Letter of Love | Open Letter
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Jacqui Mansfield’s open letter on Heritage Day celebrates the unique beauty, diversity, and quirks of South Africa, capturing the nation’s essence in all its rich complexity.


Johannesburg, South Africa (25 September 2023) – Heritage Day is a day to celebrate all of South Africa – the beauty, the challenges, the diversity, and the unity. It’s a day to appreciate the deep blue skies, the eclectic dance moves of its people, the anticipation of rain, and the heavenly scent that follows the first drops on the dry earth. It’s a day to revel in the golden streets of Joburg after a thunderstorm and to remember that, despite our differences, there is more that unites us than divides us.

Yesterday, I stumbled upon an open letter that perfectly encapsulates the essence of this extraordinary nation. Having explored the far reaches of the globe, the author’s words ring true: there truly is nowhere on Earth quite like South Africa.

The open letter, written by Jacqui Mansfield (Thompson), is a heartfelt tribute to the diversity and richness that defines this beautiful country. It’s a love letter to the people, the landscapes, and the quirks that make South Africa special.

Heritage Day!

Written by Jacqui Mansfield (Thompson), author, adventurer, arctophilist, anti-supremist, Afro-Celt.

Today is Heritage Day in South Africa. Having travelled to Antarctica and the Arctic Circle, Vancouver Island and Vietnam and many places in between, there is nowhere in the world like this beautiful country.

Heritage Day here is scented. Clouds of dusky pink Syringa blossoms, Jasmine and Yesterday, Today and Tomorrow, Budleja and a smattering of sweet thorn acacias. A mishmash of foreign and indigenous plants – much like the people of South Africa, a medley of different cultures and languages.

Conversations with people create a mosaic of experiences and glimpses into different lives. Thank you to everyone who makes every day here unforgettable for the right and wrong reasons. Car guards with MBAs, gogos raising their grandkids – and often other people’s too – on nothing but a government grant. People from elsewhere on the continent carrying the hopes of struggling families on their shoulders. Tailors who’ve walked south with their sewing machines. A girl from Limpopo who wants to be an internationally famous singer. Vincent, the Rastafarian, who lives under the bridge near my cottage. Angie, who creates designer kotas.

Only in South Africa could people go to the office dressed to represent their heritage. My Afrikaans friend dressed like a church-going tannie in a conservative dress and hat bedecked with flowers to recall her childhood spent warming the benches in the NG Kerk. Her colleagues thought she was ‘doing’ Queen Elizabeth. Oh, the irony.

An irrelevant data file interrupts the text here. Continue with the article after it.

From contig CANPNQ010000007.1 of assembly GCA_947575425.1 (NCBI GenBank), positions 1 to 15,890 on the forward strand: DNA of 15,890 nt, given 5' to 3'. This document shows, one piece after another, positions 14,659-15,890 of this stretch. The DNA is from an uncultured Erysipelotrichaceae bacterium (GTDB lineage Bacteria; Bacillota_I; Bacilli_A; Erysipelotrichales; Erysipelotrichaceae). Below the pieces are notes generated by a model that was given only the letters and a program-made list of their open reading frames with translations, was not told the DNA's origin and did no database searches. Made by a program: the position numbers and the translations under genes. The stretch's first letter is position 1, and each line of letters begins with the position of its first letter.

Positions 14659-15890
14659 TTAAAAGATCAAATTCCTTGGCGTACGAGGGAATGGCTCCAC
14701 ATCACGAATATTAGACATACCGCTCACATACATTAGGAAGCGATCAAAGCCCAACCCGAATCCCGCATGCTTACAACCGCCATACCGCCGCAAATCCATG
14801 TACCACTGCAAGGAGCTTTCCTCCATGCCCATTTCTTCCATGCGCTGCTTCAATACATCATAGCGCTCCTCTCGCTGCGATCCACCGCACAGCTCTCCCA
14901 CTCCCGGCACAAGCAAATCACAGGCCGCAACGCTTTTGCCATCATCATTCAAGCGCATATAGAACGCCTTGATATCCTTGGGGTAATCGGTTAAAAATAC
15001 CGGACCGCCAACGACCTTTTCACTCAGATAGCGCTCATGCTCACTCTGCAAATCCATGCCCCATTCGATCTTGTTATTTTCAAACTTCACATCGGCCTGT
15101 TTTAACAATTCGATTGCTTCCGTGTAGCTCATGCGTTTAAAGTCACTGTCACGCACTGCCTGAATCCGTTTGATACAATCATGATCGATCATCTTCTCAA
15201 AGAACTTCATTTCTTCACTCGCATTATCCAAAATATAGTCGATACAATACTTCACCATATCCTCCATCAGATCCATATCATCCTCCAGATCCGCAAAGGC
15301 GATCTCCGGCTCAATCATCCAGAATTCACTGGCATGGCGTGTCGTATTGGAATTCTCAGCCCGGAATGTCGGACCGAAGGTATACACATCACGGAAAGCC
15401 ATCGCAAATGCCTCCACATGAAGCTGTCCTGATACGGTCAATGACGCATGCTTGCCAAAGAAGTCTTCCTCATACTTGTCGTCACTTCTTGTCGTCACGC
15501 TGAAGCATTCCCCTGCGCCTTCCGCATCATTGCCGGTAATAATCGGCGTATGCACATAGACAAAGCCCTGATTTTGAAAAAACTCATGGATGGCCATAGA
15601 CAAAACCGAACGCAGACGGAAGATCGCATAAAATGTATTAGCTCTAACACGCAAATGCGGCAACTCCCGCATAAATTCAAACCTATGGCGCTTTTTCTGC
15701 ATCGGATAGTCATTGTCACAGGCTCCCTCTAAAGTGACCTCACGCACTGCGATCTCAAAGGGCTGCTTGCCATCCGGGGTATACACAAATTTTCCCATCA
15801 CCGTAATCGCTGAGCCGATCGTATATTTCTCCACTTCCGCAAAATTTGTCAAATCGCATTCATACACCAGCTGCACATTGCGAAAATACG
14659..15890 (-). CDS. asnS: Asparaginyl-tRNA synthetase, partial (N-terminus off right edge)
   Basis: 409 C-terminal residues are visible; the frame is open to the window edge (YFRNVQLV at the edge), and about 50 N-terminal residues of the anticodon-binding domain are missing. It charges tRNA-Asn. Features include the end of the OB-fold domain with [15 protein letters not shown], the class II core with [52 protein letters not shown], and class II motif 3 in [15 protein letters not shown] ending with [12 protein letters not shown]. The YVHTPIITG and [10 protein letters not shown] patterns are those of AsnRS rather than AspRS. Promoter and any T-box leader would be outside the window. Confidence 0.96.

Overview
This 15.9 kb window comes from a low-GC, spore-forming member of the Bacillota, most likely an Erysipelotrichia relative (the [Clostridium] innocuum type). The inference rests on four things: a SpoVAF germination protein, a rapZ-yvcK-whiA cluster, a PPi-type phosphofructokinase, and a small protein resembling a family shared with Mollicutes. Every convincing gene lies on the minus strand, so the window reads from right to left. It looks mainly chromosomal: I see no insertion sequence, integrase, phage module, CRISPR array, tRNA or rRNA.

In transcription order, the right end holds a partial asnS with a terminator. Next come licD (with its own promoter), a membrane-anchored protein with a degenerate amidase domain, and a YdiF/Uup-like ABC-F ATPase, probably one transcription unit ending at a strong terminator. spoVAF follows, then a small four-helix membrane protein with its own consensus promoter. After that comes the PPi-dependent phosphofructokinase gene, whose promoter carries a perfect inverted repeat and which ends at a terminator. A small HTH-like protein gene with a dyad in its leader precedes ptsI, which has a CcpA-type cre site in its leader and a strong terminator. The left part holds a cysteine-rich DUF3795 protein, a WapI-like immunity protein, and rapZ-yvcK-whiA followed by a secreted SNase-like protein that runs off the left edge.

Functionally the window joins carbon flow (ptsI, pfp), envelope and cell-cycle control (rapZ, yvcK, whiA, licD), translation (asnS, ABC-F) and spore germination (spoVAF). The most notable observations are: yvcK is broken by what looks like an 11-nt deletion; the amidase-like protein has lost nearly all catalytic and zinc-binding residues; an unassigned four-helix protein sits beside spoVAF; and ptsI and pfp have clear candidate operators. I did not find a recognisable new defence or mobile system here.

This is the land of Peppermint Crisp and minion-sized pterodactyls. Fact: only extremely homesick South Africans love the dulcet screeching of hadedas. It’s a land with crazy drivers; none more so than well-groomed women in 4x4s the size of small buildings. Fearless taxi drivers with praying passengers and cursing fellow road users. A country of arbitrary traffic rule adherence and the occasional functioning robot. Hardworking salespeople manning the major intersections and locals who can explain the difference between now, now- now and just now. It’s where you can spot a delivery scooter (complete with grocery store branded box) rider competing at a drag racing event.

We have uKhahlamba aka the Drakensberg – the heaven-piercing mountains so formidable they hide an entire country. Beautiful white broekie-laced beaches stretching for hundreds and hundreds of kilometres fringing our shoreline. We have serious wildlife that can kill you properly. We have (had) an Oscar-winning octopus that made the world cry. We have the snazziest flag, and, hopefully soon, the best rugby team in the world.

It’s also the land many are leaving for a brighter (yes, that was a nod to loadshedding and the economy) future that’s safer (hello, Mr Police Minister) and cleaner (uh-huh Pikitup and all citizens). We fill potholes on public roads, share water if we have boreholes, we make damn good traffic wardens even if intoxicated and/or homeless. We must have the slimmest waists in the world as we tighten our belts another notch, check our sofas for any forex, wonder if we could cycle to work after the latest fuel hike, and vasbyt with that uniquely South African combination of tenacity and humour.

But for today, Heritage Day, I’m choosing to focus on what makes my heart happy to be here.

Deep blue expansive skies, white people (still) dancing (badly) to Nkalakatha, the expectation of rain and that heavenly scent as the first raindrops kiss or hammer the dry earth. How Joburg dazzles when the sun shines after a 4pm thunderstorm and the streets really do look like they are paved with gold.

Knowing there is more that unites us than can divide us.

Yesterday is finished and klaar, today is a beautiful sunny day and tomorrow the rains may come.

Sources: Jacqui Thompson | Open letter 
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About the Author

Brent Lindeque is the founder and editor in charge at Good Things Guy.

Recognised as one of the Mail and Guardian’s Top 200 Young South African’s as well as a Primedia LeadSA Hero, Brent is a change maker, thought leader, radio host, foodie, vlogger, writer and all round good guy.

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